Sunday, April 13, 2014

Some Girls, Some Hats, and Hitler by Trudi Kanter

I came across this book as I was wandering the biography section at work last week.  The cover immediately grabbed my attention, as did the title.  Once I began reading it, I couldn't put it down.  Trudi has such a wonderful voice.

 Trudi Kanter is  a vibrant, fun loving young woman who owned her own millinery business and was newly in love with Walter, a handsome Jewish man.  Life was good for Trudi.  Until Hitler invaded Austria in 1938.  

Trudi realized very quickly that her background (her father was Jewish) created a very dangerous situation for her and for Walter, who was well-known by many (and the grandson of a rabbi).  Walter is reluctant to leave, even as weekly commands regarding Jewish citizens slowly squeeze them of their livelihood, homes, and lives.  Trudi desperately works to get herself and Walter out of Austria and into England, where they hope they'll be safe.  Her parents are also on Trudi's mind, as she continues to look for ways to get them out of Austria, too.  

This book is about Trudi's tenaciousness, boldness, and unending determination to save Walter and her parents.  And even after leaving Austria, the story continues as they live in London during World War 2 and face discrimination and struggle to survive daily bombings and the suspicions of a nation.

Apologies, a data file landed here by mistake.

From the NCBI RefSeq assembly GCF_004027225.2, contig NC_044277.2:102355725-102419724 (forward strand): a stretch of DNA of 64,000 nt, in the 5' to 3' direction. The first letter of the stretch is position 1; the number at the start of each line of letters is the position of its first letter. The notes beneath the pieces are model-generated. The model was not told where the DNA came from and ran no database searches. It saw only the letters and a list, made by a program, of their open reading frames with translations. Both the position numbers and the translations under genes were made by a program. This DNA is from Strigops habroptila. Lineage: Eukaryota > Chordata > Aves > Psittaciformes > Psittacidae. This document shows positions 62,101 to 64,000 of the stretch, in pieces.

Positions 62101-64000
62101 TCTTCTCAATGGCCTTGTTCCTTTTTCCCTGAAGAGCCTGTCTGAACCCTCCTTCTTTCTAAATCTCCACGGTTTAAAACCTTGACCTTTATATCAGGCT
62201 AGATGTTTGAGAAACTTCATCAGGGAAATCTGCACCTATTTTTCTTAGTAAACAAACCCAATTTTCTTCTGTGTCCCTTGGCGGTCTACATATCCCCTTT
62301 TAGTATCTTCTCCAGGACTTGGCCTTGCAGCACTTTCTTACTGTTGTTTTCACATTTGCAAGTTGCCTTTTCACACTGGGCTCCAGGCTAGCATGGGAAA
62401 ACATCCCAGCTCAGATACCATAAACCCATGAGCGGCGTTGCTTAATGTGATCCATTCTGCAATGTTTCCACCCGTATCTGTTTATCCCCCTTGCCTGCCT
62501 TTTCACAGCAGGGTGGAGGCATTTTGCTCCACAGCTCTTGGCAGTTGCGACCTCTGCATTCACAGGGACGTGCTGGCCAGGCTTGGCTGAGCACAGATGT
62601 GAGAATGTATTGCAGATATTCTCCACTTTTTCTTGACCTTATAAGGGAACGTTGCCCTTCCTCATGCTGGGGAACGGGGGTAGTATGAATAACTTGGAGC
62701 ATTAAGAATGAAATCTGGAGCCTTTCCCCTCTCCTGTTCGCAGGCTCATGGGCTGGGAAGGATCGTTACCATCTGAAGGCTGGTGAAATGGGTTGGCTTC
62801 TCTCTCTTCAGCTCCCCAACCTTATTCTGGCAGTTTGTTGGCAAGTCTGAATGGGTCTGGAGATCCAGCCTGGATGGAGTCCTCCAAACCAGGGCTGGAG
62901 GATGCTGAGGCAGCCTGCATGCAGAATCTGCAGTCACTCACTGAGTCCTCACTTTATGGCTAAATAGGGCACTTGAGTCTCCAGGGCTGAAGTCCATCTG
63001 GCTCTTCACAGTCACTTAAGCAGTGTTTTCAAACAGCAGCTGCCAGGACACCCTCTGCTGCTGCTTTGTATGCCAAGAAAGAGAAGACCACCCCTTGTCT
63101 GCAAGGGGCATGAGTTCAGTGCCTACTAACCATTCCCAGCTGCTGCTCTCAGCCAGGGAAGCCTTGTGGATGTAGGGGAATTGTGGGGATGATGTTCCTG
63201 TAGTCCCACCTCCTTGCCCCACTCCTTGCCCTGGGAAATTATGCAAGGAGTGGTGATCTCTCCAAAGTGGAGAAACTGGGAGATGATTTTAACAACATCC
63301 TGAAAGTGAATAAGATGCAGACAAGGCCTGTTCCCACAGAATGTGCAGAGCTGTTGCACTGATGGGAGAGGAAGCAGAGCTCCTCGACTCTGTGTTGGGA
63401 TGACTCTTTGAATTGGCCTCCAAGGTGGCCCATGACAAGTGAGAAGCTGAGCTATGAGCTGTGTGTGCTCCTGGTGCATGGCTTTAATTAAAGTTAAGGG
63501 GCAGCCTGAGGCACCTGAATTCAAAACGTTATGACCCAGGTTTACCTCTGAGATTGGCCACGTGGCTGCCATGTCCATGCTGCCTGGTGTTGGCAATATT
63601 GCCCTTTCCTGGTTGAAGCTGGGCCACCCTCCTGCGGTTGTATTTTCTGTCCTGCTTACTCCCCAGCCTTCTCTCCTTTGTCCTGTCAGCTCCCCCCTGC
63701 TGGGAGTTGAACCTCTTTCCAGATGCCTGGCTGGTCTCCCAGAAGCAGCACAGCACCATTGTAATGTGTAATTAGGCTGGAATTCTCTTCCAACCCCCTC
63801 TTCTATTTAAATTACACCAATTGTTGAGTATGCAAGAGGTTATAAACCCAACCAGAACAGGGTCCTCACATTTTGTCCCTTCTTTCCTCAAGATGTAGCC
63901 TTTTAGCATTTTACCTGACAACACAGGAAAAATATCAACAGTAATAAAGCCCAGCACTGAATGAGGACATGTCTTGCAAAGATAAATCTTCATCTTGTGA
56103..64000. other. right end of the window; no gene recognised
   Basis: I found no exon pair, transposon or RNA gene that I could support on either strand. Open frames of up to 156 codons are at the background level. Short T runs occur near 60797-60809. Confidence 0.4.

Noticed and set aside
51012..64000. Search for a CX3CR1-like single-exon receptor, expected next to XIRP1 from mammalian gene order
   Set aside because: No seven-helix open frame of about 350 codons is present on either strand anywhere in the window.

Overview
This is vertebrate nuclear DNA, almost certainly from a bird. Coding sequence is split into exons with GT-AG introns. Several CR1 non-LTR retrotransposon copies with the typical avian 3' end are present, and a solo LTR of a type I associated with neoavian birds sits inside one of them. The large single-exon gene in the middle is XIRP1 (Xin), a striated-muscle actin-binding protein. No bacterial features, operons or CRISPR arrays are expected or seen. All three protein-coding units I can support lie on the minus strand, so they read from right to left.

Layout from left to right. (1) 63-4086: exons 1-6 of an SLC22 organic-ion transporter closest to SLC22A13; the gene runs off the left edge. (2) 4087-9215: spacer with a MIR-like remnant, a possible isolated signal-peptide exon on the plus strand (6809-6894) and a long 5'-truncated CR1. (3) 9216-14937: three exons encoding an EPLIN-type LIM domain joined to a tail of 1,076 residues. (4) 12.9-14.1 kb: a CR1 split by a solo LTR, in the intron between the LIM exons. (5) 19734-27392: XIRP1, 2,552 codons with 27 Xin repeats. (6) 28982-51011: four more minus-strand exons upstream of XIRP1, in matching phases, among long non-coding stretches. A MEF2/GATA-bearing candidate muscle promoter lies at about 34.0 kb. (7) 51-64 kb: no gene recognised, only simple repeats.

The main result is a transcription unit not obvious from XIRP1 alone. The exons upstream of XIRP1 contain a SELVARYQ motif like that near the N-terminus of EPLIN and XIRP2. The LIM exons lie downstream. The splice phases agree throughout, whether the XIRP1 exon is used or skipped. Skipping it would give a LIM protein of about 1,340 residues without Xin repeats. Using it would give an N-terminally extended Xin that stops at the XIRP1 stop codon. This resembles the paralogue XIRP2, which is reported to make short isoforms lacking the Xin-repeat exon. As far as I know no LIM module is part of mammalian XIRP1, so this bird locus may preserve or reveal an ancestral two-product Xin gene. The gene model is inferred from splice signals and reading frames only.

Trudi first wrote her memoir in the 1980's.  It was published, quickly forgotten and went out of print.  Trudi died in 1992, the last of her family.  And now her memoir is back in print, thanks to Ursula Doyle, an editor who discovered Trudi's memoir in a bookstore, read it, and carried it with her until she could finally republish it.  

I absolutely loved Trudi.  She's funny, fierce, bitchy, jealous, and so alive in these pages.  She loves Walter so deeply it makes you sigh.  And she shows that in spite of the beautiful hats and clothes, a woman's strength should never be underestimated.  She's an admirable character.  I wish I could have met her.

I read reviews about this book, and some people loved it and Trudi; others thought the writing was all over the place and Trudi was a petulant, bitchy woman.  I completely disagree!  I loved the writing--she wrote it as she remembered it, and the style reminds me of a journal.  It's a quick read, yet Trudi's writing puts you in her apartment, hiding with Walter, as riots fill the streets.  Her terror and fear at what is happening in Vienna are vivid and they will suck you into her life pretty quickly.  

Read Trudi's story.  It's a different take on the Jewish experience in Europe during World War 2.  Here's a picture of her book as it appeared in hardcover:

Rating:  8/10 for a vividly alive Trudi and her ability to convey the terror of being Jewish in Austria in 1938.  

Available in paperback and ebook.  


  1. This book sounds really good. Also wanted to let you know that I nominated you for the Liebster Award @ http://thebookaddict2014.blogspot.com/

  2. Thanks! Just ordered based on your review. - Becki

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